meeting with flag of China

The outlook for globalisation has shifted precariously in the past few years as nationalism takes hold in many countries worldwide. The corporate pendulum swing from local autonomy to central control appears to have reached its apex. It is now moving back towards more decentralised responsibility. The shift comes at a time that there is increased talk of a two-track world – one for global and the other for China.

The age-old tension: Global control vs. local autonomy

The question of global control vs. local autonomy is as old as multinationals. Initially, there was no choice but to give local operations a lot of autonomy. At a recent IMA Asia meeting China CEOs debated this age-old conundrum and whether they need to retool their global organisation structure to adapt to the needs of the China market.

‘Well-known European companies have been in China for over 100 years. One hundred years ago, communication was such that you had to trust the person who sat in China since messages from headquarters took three months to get there. If an expat in China wanted independence, he would ignore letters from headquarters; that gave these representatives a lot of power.’

Fast forward to the ‘60s and ‘70s, when globalisation took off. Global business divisions became more important and local control faded away. But companies soon found they needed to have a balance between central control and local autonomy. MNCs adopted the matrix structure to bridge these extremes. Since then, the power in the matrix in many organisations has shifted back and forth between geographies and business units.

The pressure for local autonomy is growing

With the recent wave of nationalism in many countries, there is increased pressure to give more independence to local managers. This certainly is the case in China.

‘American companies sell far more in China than Chinese companies sell in the United States. China has become less dependent on the West, while the West is more dependent on China. Combine this with a trend toward deglobalisation, and it is not surprising that many MNCs are taking a fresh look at how they design a structure that is both global and local.’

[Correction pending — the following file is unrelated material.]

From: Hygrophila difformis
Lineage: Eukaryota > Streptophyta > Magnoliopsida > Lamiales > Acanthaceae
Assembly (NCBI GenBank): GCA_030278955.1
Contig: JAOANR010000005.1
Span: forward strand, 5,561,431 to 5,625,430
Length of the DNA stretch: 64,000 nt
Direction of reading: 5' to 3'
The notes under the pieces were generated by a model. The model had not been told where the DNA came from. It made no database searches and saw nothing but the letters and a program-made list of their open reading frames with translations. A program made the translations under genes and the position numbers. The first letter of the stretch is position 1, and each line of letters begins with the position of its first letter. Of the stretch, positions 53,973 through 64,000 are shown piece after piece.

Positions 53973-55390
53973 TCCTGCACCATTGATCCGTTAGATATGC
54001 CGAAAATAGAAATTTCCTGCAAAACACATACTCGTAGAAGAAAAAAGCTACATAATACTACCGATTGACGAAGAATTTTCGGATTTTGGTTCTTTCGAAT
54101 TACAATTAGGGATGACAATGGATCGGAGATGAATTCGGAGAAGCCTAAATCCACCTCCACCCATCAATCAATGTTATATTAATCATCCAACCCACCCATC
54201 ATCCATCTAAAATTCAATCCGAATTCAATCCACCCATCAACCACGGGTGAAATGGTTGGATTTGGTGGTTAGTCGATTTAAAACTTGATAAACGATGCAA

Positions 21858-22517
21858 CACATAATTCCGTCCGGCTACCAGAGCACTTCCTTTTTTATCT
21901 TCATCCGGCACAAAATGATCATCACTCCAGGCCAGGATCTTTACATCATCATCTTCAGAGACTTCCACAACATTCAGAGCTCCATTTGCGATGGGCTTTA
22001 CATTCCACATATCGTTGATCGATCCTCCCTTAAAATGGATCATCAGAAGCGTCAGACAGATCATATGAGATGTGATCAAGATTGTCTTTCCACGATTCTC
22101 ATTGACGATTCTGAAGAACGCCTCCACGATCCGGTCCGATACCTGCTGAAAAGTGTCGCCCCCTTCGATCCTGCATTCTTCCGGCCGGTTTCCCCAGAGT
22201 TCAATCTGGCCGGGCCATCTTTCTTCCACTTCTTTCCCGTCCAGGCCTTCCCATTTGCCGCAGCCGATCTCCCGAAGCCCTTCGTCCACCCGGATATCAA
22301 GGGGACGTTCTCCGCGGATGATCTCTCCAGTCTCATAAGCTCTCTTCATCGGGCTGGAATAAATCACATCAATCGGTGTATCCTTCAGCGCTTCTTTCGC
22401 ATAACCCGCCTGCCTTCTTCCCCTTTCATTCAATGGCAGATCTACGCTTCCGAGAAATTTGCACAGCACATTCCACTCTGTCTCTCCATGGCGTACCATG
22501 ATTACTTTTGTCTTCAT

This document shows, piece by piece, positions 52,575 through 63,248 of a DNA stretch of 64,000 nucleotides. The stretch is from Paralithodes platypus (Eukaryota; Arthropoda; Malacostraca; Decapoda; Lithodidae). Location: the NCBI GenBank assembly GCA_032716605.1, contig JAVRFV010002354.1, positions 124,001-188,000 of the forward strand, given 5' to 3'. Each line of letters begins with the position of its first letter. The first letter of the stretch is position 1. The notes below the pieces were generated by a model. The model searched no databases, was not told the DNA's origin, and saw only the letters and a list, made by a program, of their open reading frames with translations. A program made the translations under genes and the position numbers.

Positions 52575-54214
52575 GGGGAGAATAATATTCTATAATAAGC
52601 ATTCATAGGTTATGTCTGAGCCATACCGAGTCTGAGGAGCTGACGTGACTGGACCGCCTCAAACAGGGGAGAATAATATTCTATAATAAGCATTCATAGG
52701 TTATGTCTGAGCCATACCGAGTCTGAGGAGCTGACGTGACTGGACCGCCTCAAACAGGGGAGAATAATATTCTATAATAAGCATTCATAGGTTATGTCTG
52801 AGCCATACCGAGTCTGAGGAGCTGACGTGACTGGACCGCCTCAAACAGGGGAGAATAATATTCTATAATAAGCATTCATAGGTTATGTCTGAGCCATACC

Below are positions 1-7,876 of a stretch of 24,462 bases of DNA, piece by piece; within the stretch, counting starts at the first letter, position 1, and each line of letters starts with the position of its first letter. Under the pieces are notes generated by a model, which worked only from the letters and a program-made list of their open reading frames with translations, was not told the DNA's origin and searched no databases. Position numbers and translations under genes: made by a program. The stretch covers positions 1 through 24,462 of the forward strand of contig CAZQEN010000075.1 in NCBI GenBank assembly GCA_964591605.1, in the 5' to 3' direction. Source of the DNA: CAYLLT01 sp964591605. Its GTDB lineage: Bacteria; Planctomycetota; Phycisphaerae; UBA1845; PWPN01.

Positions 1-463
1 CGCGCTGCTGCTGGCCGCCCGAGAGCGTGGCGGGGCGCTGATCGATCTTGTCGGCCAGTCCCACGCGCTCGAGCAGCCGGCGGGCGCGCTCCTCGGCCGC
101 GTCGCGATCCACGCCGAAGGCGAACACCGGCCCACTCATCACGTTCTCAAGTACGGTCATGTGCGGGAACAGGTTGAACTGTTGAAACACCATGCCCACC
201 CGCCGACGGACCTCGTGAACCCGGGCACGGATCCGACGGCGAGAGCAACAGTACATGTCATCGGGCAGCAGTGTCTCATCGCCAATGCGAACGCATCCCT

It is often said that the matrix is not suited to China since speed is of the essence in the China market. Plus, Chinese culture emphasises hierarchical power structures. Those that hold these points of view are pressuring their companies to give more power and independence to subsidiaries in China.

… but the matrix still may be the best option

Despite this, there is a simple reason why the matrix may still be an effective structure: it’s never static. It allows power to shift, as needed, between local and global solutions.

‘We have a saying: “You have the choice between mindlessly global or hopelessly local.” When going from global to local, retain the best of global policy and strengthen the local capability. If things become hopelessly local, then strengthen the global part.’

Finding the right balance is crucial. A well-designed matrix protects global firms from excesses on either side. When headquarters becomes too powerful, it can burden a China operation with costly requirements that tank competitiveness.

‘I like to refer to the headquarter as the heart quarter: they can circulate nutrients and energy to the limbs, but then lets the limbs do their job.’

On the other hand, when firms localise too fast, they risk losing sight of the competitive advantages of being a global firm.

‘There have been disasters where companies say, “we’ve got to localise”, but then they do it too fast. They over-localise and lose their corporate culture.’

At the end of the day, mindset trumps structure

Many CEOs believe the crux of the issues is not the structure, but rather the willingness of people to collaborate.

‘I have seen people who work well with the matrix and people who are terrible at it. I have also seen people who sit in HQ and figure they understand China after a one-week visit. Others, who are more sensitive and respectful, take the time to sit with customers and employees to understand the issues. It is not about the matrix; it is about educating corporate and encouraging cross-pollination between HQ and China. When we make a decision, there should be organisational alignment.’

Click on ‘Deep Read’ at the top of the page to learn more about how companies are retooling their organisation structures in China.

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